I look good in this political debate, because everyone agrees with me. People do not understand this resistance. If the country was broke, on the brink of bankruptcy, then it might make sense, but the reverse is true. We are headed for quite an unacceptable surplus, and people are astounded.

I cannot wait to cross swords with my adversaries and ask them to explain to the unemployed people in Beauharnois—Salaberry why they voted against the bill designed to improve employment insurance, against an older worker adjustment program and, today, against creating an independent employment insurance fund.

In closing, I want to repeat what we have been saying for the past hour. Since 1994, the unemployment insurance fund surplus has fluctuated constantly, reaching a truly unacceptable high of $51 billion in total in February 2007. This is no small amount. We are talking about $51 billion.

When the Conservatives were in the opposition, they decried this situation and demanded that the Liberals, who were in power at the time, cease pillaging the fund. When the Conservatives came to power—which turned out to be more of the same, really—they kept on using surpluses from the employment insurance fund, a fund that workers and employers contribute to. They are still using these funds for purposes other than those for which workers and employers contribute.

In 2006, 44% of unemployed people collected benefits. Despite surpluses in the fund, despite the country's relatively good economic health thanks to these impressive surpluses, the government is refusing to improve or change the employment insurance program. That is hard to accept. It is infuriating.

When I meet workers who have lost their jobs, they ask me why they are not eligible for employment insurance. They have contributed for much of the year, but they are a few hours short. They wonder why the government refuses to support them through hard times or to help them find another job. It makes me very sad to have to tell them that their government has no interest in supporting or helping workers who have fallen on hard times, even though it could if it wanted to.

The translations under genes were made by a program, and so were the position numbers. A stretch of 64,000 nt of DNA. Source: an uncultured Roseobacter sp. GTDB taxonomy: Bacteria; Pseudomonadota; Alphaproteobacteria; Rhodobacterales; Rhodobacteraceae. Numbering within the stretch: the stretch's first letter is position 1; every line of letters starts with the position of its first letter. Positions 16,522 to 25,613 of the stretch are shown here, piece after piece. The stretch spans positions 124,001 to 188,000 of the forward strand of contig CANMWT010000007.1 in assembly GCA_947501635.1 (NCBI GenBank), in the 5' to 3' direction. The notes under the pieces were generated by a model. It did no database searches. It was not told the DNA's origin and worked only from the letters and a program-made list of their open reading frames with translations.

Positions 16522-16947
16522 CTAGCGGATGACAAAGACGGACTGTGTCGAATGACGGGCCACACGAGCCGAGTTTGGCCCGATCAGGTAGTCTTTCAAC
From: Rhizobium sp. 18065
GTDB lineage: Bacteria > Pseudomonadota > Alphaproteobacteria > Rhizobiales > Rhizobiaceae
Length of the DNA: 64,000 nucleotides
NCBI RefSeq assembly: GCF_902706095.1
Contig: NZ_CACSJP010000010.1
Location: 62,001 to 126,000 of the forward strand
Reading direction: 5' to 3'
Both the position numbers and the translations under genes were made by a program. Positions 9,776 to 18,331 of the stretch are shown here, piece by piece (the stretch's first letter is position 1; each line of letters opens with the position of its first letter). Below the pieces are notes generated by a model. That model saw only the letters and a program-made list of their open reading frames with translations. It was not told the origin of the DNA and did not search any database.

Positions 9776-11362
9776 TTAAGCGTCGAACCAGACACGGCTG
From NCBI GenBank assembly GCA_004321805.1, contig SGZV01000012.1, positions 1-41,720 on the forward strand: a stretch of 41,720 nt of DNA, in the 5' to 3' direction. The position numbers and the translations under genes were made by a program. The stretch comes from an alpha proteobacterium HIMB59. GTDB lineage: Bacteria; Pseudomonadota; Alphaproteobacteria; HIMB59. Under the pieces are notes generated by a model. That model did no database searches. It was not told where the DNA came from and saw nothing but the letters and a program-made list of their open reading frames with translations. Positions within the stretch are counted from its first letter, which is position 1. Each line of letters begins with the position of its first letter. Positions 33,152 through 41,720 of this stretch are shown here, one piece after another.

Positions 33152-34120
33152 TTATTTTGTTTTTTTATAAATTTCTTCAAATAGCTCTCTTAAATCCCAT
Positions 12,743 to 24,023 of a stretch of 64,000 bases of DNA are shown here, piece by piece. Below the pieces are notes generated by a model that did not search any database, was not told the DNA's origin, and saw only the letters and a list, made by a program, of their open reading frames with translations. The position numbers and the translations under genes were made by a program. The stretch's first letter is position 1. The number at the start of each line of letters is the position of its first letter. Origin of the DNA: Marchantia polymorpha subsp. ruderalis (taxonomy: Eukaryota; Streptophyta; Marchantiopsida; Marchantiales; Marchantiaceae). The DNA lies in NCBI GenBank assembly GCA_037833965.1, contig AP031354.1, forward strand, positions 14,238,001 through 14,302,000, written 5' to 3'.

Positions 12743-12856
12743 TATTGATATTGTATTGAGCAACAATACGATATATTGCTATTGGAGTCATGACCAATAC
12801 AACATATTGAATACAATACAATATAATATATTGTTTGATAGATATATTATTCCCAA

If the government members listened to what members of this House had to say, they would be aware of the issue and they would realize that they have to change their minds and agree to this bill so that we can pass it and debate it again. This is a comprehensive bill that will work for workers. Our country and its government are in a position to make this happen.

Speaker's RulingEmployment Insurance ActPrivate Members' Business

6:20 p.m.

NDP

The Deputy Speaker NDP Bill Blaikie

Is the House ready for the question?

Speaker's RulingEmployment Insurance ActPrivate Members' Business

6:20 p.m.

Some hon. members

Question.

Speaker's RulingEmployment Insurance ActPrivate Members' Business

6:20 p.m.

NDP

The Deputy Speaker NDP Bill Blaikie

The question is on the motion. Is it the pleasure of the House to adopt the motion?

Speaker's RulingEmployment Insurance ActPrivate Members' Business

6:20 p.m.

Some hon. members

Agreed.

No.

Speaker's RulingEmployment Insurance ActPrivate Members' Business

6:20 p.m.

NDP

The Deputy Speaker NDP Bill Blaikie

All those in favour of the motion will please say yea.

Speaker's RulingEmployment Insurance ActPrivate Members' Business

6:20 p.m.

Some hon. members

Yea.

Speaker's RulingEmployment Insurance ActPrivate Members' Business

6:20 p.m.

NDP

The Deputy Speaker NDP Bill Blaikie

All those opposed will please say nay.

Speaker's RulingEmployment Insurance ActPrivate Members' Business

6:20 p.m.

Some hon. members

Nay.